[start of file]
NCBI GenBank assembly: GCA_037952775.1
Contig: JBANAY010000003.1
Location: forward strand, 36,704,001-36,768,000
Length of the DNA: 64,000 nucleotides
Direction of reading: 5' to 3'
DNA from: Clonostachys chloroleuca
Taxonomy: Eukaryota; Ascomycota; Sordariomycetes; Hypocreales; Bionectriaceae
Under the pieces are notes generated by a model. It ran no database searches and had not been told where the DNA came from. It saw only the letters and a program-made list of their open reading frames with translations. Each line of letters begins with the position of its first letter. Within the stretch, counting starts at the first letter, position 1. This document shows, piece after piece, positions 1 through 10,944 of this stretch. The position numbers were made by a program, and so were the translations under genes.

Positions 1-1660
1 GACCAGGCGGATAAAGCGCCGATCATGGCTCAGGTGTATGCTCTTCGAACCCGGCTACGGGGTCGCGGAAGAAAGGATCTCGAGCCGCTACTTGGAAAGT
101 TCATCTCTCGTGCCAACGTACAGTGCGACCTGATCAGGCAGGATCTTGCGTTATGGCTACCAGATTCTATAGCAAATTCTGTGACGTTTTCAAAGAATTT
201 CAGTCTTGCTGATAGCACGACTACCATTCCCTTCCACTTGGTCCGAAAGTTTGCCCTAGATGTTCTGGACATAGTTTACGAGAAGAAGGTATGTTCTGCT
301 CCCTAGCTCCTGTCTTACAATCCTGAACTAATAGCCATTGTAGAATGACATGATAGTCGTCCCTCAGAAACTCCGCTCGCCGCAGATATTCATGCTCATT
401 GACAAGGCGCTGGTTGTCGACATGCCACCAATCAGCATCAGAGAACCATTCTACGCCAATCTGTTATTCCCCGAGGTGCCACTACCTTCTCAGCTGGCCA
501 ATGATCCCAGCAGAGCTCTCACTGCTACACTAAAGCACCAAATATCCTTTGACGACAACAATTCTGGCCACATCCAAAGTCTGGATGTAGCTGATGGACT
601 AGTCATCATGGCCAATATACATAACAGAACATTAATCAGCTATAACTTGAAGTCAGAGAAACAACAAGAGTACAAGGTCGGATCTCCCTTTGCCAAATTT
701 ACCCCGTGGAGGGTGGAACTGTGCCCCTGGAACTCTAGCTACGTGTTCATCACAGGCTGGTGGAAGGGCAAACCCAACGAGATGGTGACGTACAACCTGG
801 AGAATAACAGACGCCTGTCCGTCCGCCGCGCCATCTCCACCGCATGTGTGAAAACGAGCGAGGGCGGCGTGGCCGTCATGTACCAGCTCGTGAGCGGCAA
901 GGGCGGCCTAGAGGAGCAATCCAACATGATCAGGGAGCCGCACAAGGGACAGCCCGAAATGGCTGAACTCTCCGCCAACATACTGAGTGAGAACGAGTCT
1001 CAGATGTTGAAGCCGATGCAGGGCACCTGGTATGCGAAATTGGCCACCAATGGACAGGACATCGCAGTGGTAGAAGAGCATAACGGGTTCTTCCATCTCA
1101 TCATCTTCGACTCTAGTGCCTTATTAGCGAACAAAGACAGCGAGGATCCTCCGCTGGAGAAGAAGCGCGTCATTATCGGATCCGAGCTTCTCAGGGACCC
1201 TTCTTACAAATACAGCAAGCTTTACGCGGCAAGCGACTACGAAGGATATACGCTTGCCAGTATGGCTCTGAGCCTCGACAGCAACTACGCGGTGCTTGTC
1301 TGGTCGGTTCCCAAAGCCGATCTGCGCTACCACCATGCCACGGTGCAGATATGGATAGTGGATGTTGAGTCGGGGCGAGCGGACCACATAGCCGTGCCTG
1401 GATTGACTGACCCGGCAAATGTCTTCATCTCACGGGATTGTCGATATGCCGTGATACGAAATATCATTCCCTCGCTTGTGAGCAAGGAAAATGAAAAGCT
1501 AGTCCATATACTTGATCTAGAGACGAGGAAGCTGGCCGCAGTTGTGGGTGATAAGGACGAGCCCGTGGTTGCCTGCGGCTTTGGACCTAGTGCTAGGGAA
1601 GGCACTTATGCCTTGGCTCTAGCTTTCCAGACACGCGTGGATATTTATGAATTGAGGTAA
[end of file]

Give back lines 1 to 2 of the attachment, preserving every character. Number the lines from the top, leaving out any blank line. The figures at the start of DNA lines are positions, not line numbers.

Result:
NCBI GenBank assembly: GCA_037952775.1
Contig: JBANAY010000003.1